Access to high quality, flexible childcare is important for children’s educational and social development. It also supports parents to work. For disabled children, childcare is vital to help them and their families to thrive.
It is widely acknowledged that disabled children, including children with special educational needs, health conditions or developmental delay1 , are more likely to fall behind their peers and experience social exclusion. To improve outcomes for disabled children and their families over the long term, effective support and intervention must begin in the early years.
Childcare is key to achieving these goals. Unfortunately, access to suitable high-quality, affordable childcare remains an insurmountable struggle for many families with disabled children.
In July 2014, the independent Parliamentary Inquiry into childcare for disabled children brought to light the serious problems and failings across the childcare system for disabled children. Parent carers are asked to pay excessively high fees, which many cannot afford. The choice of suitable settings is limited at best. There is a significant shortfall of knowledge, skills, and confidence in the childcare and early years workforce.
This report sets out how policy has developed since the Inquiry. We focus on the Government’s decision to expand free childcare for three- and four-year-olds in England to 30 hours each week. Our recommendations focus on how Government can ensure disabled children can access high quality, affordable childcare in the early years.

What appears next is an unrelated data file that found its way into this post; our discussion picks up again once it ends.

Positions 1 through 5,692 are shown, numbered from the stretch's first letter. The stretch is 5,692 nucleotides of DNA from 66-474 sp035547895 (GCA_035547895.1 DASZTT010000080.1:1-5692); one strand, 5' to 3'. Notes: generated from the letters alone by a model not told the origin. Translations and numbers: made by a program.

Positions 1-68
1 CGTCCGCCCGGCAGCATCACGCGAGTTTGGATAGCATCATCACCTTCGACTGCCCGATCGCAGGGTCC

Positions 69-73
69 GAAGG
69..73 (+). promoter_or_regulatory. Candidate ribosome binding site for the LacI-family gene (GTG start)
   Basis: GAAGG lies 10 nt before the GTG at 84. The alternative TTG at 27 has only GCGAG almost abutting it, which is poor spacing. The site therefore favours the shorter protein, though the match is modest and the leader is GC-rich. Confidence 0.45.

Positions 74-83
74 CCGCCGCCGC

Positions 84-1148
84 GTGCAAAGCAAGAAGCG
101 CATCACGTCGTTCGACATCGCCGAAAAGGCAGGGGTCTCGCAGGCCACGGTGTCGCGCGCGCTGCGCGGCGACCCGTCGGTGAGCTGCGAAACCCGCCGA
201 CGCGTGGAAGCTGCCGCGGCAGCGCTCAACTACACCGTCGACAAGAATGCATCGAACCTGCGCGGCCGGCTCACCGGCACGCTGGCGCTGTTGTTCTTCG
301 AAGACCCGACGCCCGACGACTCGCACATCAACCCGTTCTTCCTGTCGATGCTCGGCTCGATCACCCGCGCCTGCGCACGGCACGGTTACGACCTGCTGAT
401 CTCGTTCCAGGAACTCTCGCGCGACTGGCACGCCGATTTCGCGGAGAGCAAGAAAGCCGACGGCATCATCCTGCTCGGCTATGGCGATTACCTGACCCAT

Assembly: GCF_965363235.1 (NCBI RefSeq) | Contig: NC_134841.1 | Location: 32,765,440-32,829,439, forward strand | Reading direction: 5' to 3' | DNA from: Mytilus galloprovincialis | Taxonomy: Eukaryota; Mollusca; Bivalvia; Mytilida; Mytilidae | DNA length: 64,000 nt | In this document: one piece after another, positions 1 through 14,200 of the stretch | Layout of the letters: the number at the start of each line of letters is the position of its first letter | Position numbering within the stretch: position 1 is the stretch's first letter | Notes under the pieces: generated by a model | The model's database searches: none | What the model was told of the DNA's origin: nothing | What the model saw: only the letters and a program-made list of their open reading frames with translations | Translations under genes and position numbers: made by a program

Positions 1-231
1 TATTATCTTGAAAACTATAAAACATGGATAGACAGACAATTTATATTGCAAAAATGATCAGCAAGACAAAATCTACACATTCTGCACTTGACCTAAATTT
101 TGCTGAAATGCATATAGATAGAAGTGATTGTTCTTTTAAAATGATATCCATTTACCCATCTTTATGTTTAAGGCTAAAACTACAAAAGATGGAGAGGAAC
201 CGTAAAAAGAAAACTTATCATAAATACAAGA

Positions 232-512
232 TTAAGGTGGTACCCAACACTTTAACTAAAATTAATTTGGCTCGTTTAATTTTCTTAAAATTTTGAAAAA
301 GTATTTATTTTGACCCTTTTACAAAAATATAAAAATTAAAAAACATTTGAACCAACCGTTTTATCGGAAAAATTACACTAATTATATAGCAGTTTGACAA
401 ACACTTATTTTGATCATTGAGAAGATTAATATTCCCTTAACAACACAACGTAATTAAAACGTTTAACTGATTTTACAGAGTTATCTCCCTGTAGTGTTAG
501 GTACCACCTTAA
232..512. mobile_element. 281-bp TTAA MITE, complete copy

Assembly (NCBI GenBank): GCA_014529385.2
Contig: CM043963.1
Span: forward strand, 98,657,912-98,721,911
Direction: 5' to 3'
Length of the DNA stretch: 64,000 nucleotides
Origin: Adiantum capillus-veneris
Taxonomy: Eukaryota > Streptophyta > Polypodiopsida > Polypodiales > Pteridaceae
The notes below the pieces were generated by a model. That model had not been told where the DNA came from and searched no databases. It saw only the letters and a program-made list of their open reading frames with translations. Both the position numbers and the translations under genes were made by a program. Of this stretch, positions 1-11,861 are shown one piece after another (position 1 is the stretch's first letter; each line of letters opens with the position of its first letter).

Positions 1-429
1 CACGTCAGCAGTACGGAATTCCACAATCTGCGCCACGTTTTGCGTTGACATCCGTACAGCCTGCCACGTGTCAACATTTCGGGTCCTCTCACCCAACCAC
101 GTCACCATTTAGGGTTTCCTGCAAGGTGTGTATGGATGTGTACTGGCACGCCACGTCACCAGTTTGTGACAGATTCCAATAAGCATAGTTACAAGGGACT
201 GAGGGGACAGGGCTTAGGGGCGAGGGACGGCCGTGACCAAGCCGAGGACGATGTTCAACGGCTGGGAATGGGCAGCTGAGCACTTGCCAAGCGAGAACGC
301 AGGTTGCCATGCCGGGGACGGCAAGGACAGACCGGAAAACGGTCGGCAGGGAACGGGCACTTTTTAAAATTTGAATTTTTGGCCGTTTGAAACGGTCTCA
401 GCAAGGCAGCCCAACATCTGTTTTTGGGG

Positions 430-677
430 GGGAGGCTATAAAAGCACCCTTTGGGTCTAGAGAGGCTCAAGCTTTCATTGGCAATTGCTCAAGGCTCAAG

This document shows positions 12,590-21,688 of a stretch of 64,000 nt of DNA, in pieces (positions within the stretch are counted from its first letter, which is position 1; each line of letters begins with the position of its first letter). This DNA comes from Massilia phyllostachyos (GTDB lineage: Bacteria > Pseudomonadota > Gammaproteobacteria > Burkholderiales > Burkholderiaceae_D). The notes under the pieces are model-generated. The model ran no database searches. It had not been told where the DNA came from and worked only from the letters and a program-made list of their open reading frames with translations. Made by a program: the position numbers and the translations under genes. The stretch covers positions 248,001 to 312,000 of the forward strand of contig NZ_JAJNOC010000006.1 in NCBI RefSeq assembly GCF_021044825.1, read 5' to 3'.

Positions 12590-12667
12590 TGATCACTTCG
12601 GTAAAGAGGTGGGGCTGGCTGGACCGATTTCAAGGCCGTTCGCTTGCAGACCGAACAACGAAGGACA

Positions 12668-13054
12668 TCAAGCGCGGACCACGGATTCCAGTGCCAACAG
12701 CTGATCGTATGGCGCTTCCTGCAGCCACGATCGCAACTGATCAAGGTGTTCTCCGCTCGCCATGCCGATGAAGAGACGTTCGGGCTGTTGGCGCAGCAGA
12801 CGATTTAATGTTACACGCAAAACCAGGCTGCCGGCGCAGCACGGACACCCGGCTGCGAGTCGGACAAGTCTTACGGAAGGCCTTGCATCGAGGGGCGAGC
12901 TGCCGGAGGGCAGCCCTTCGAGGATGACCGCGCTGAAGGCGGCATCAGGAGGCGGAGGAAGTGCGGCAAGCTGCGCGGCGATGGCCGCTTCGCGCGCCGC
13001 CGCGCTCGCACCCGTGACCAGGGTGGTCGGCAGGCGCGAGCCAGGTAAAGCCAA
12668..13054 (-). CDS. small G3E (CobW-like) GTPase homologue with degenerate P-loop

The doubling of the free childcare offer to 30 hours per week is welcome. However, it is imperative that the Government tackles the extra costs and challenges associated with providing quality childcare for disabled children. Unless sufficient funding is made available and structural reforms are made, the 30 hour offer will exclude and disadvantage disabled children in relation to their non-disabled peers.
This report is supported by new research that the current free childcare offer for three- and four-year-olds does not work well enough for disabled children. The research indicates that parents face issues of cost, availability and discriminatory exclusion. This, along with an inability to access top-up funding from local authorities and a lack of confidence in the quality and safety of care, contributes to undermining many families access to their free childcare offer.
Over £2 billion of new investment will be put into childcare provision in the near future through the expansion of the free childcare offer, the roll out of the tax-free childcare scheme in 2017, and additional support through the childcare element of Universal Credit from 2016. The Government must make a proportionate investment to dramatically improve access to childcare for disabled children once and for all.